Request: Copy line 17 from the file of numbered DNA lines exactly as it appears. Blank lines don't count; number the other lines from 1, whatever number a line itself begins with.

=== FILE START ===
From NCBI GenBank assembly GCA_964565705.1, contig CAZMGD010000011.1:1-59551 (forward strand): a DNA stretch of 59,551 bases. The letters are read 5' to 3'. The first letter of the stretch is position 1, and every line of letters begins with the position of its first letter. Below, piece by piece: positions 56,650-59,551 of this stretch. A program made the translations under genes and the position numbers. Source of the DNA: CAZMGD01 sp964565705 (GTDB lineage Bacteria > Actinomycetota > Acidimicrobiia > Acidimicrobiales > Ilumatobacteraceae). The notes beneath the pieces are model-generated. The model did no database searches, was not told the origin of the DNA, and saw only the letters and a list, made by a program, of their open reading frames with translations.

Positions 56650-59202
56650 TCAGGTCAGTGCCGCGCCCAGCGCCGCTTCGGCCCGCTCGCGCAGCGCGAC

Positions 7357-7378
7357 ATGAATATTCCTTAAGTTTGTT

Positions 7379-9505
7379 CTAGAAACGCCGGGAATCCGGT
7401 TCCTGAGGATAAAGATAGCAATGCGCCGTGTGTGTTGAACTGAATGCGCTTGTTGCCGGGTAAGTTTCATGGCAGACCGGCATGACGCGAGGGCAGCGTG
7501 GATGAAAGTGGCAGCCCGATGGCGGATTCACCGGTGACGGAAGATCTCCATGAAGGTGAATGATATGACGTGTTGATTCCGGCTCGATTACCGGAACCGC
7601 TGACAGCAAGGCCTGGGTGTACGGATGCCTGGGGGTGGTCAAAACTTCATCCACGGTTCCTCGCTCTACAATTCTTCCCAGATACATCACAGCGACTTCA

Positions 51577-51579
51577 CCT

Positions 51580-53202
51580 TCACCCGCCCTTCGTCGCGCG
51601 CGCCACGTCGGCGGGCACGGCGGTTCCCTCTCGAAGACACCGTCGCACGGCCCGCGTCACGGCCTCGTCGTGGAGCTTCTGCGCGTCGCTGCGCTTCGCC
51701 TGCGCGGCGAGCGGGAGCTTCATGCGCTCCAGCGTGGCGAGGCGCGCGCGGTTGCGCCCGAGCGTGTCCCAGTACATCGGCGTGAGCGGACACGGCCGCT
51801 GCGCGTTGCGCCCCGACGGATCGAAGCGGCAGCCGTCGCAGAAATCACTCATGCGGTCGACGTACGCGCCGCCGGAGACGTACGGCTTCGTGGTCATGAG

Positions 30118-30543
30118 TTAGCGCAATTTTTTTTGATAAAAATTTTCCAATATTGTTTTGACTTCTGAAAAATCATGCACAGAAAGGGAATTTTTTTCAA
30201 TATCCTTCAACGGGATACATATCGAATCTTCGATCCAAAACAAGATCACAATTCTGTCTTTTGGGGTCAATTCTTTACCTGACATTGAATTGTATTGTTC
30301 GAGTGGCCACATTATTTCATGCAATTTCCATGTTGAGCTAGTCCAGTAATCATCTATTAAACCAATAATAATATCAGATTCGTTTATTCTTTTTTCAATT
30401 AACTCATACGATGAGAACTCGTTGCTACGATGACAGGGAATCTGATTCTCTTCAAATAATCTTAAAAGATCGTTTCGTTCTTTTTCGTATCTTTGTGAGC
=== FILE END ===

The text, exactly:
51801 GCGCGTTGCGCCCCGACGGATCGAAGCGGCAGCCGTCGCAGAAATCACTCATGCGGTCGACGTACGCGCCGCCGGAGACGTACGGCTTCGTGGTCATGAG